Singing Out

Singing Out (Oxford University Press, 2010)

Singing Out
(Oxford University Press, 2010)

Published by Oxford University Press.
Foreword by Pete Seeger.

“Intimate, anecdotal, and spell-binding, Singing Out offers a fascinating oral history of the North American folk music revivals and folk music. Culled from more than 150 interviews recorded from 1976 to 2006, this captivating story spans seven decades and cuts across a wide swath of generations and perspectives, shedding light on the musical, political, and social aspects of this movement. The narrators highlight many of the major folk revival figures, including Pete Seeger, Bernice Reagon, Phil Ochs, Mary Travers, Don McLean, Judy Collins, Arlo Guthrie, Ry Cooder, and Holly Near. Together they tell the stories of such musical groups as the Composers’ Collective, the Almanac Singers, People’s Songs, the Weavers, the New Lost City Ramblers, and the Freedom Singers. Folklorists, musicians, musicologists, writers, activists, and aficionados reveal not only what happened during the folk revivals, but what it meant to those personally and passionately involved. For everyone who ever picked up a guitar, fiddle, or banjo, this will be a book to give and cherish. Extensive notes, bibliography, and discography, plus a photo section.”


  • Covers seven decades of American folk music through more than 150 interviews along with histories of musical groups
  • Foreword by Pete Seeger
  • Provides a longer view of the American folk music revival, dating back to the Great Depression
  • Includes interviews with name-brand folkies, such as the Seegers, Arlo Guthrie, and Holly Near
  • Includes biographical sketches of folk figures referenced in the text, plus bibliography, discography, and index
  • Provides explanatory footnotes and biographical notes so as to be accessible to readers who have followed folk revivalism for years, as well as younger readers approaching the subject for the first time
  • Presents a broader treatment of the surveillance, interrogation, and blacklisting of musicians and musical organizations during the McCarthy era than previous folk music history books have done by drawing on documents released under Dunaway v. Kelley
  • Provides an intimate, first-person, and anecdotal, and thus a vibrant companion to traditional academic histories, with chapters that match many history textbooks


“The authors have spent quite a bit of time addressing the critical, interesting, and important question: ‘What is folk music?’ Defining folk music is not only difficult and complex, it’s slipperier than a greased eel! Through the use of extensive quotes and interviews Beer and Dunaway revisit the folk revival head-on, causing me to rethink the role individuals as diverse as Tristam Coffin, Pete Seeger, Mississippi John Hurt played during this important period in American music history.” –Kip Lornell, The George Washington University, author of The NPR Curious Listener’s Guide to American Folk Music, Introducing American Folk Music, and The Life and Legend of Leadbelly (with Charles K. Wolfe)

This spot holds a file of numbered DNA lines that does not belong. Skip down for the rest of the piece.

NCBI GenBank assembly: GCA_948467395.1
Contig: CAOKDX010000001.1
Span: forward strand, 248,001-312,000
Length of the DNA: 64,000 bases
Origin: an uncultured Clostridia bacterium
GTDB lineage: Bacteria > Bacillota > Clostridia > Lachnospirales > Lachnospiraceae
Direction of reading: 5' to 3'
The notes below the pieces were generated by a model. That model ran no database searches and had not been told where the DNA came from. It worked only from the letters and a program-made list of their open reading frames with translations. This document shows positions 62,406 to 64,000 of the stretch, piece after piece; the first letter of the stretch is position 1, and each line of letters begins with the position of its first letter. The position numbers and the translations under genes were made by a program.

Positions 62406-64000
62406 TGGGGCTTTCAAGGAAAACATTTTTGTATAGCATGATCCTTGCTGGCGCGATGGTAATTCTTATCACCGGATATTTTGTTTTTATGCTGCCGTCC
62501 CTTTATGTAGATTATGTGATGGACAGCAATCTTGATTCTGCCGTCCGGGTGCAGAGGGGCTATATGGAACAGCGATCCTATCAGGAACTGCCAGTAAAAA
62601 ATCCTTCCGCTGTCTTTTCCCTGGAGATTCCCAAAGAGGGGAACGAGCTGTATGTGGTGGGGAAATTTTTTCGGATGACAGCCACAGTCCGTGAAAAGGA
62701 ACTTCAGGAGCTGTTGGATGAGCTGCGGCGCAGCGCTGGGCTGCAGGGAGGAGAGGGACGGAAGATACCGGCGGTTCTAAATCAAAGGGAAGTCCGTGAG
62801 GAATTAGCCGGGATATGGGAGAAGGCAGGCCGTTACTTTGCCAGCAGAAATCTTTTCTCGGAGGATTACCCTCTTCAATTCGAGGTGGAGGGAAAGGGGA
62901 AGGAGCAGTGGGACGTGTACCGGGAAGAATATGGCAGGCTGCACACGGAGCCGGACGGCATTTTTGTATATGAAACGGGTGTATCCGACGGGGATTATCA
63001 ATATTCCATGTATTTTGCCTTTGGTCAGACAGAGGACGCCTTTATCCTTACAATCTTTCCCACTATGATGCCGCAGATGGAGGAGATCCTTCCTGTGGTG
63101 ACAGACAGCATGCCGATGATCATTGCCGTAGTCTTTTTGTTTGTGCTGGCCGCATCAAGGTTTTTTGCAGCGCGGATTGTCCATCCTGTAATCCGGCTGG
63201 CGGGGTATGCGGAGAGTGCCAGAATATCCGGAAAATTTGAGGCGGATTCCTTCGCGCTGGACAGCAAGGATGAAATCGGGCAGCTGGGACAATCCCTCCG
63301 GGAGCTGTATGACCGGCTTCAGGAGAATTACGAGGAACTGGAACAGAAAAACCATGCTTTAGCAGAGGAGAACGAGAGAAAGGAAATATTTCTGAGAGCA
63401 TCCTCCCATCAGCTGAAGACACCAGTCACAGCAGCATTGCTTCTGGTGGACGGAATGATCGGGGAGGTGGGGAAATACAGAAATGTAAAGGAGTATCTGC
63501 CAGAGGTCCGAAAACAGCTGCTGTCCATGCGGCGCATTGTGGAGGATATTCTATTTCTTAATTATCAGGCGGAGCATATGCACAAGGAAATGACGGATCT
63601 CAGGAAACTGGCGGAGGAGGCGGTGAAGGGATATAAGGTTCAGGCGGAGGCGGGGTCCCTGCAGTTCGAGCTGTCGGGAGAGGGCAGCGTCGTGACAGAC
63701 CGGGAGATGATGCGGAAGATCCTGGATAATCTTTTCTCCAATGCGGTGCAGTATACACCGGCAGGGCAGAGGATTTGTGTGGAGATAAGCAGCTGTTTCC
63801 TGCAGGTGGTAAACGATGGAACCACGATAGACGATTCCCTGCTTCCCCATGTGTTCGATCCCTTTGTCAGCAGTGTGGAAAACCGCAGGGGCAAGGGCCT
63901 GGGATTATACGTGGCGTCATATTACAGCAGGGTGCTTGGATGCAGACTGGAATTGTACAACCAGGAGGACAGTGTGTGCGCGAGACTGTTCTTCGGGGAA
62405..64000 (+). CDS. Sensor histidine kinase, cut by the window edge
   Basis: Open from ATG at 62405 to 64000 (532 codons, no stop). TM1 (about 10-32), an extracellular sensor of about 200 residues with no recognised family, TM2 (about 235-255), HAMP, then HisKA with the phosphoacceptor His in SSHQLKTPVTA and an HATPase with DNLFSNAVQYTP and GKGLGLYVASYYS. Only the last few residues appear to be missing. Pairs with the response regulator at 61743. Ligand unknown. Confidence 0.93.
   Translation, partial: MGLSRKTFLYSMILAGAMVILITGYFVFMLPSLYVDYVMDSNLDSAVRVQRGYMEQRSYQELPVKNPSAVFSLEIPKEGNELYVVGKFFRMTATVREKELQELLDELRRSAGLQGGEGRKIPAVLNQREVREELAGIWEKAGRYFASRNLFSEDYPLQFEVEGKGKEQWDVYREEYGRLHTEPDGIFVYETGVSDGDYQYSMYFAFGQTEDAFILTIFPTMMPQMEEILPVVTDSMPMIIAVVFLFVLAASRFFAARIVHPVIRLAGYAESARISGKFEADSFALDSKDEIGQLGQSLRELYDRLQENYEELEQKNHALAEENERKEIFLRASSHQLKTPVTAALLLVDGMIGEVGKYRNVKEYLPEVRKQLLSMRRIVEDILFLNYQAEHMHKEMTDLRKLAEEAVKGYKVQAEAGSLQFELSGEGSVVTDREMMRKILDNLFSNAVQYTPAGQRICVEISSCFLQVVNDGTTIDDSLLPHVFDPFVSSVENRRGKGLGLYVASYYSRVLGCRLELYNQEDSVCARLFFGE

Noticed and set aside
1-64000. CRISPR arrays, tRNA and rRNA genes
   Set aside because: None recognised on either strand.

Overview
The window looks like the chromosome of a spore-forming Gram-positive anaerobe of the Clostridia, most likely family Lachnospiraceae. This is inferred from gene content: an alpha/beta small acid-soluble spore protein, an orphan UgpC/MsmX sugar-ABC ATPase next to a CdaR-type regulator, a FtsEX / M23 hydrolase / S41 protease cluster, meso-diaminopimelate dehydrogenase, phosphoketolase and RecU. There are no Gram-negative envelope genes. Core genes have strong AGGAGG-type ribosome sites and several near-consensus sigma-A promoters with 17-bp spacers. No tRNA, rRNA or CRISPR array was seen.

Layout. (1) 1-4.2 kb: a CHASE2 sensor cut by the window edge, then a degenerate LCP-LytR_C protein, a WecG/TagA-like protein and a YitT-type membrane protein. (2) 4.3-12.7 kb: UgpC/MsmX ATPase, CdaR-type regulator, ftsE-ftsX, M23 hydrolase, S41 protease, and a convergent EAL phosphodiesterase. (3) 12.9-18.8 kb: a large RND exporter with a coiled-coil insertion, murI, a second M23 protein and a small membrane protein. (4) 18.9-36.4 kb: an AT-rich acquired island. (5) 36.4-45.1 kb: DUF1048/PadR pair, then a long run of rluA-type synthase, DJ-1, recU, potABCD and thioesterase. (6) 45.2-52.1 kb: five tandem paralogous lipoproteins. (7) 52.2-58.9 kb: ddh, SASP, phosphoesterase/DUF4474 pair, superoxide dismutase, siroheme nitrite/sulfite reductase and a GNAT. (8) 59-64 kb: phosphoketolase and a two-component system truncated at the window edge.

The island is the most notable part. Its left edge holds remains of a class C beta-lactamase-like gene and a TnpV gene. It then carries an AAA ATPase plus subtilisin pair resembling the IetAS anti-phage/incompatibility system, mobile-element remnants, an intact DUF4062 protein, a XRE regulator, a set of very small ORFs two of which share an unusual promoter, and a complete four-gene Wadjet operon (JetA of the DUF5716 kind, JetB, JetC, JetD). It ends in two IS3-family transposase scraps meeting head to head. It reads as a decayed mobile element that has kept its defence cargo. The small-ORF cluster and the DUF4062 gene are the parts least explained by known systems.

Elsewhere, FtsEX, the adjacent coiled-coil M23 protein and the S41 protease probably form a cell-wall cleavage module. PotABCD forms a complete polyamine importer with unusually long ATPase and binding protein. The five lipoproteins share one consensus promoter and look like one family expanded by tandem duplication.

“Dunaway and Beer’s Singing Out is a marvelous stew of original quotations mixed with the editors’ astute discussions of the historical contexts. Drawing upon a broad array of musicians, academics, collectors, and writers, they have covered the twentieth century into the twenty-first, with some focus on the importance of protest/political songs. This is now the starting place for any understanding of the role of folk music in American society, and should spawn future studies, particularly dealing with the post-1970s period.” –Ronald D. Cohen, author of Rainbow Quest: The Folk Music Revival and American Society, 1940-1970

“This intriguing history of American folk music in the 20th century by its performers and participants will appeal to academics, folk music aficionados, and musicians.”–Library Journal

“[A] marvelous resource for anyone interested in American folk music.”–Booklist

“Fascinating.”–Albuquerque Journal

“An important and excellent new book…Uncover[s] the true life of folk music in North America as it progressed through the world-altering twentieth century.” –The Journal of Music

“All fans and scholars of folk music and American History will value this study. Highly recommended.” –Choice

“I’ve thoroughly enjoyed this book…It captures vividly the spirit of the musical movement that became so powerful in the 1960s.” –Allan M. Winkler, Times Higher Education

“Weaves together historical narrative and excerpts of these interviews to fashion an insightful overview of the American folk music movement.” –Sound Historian

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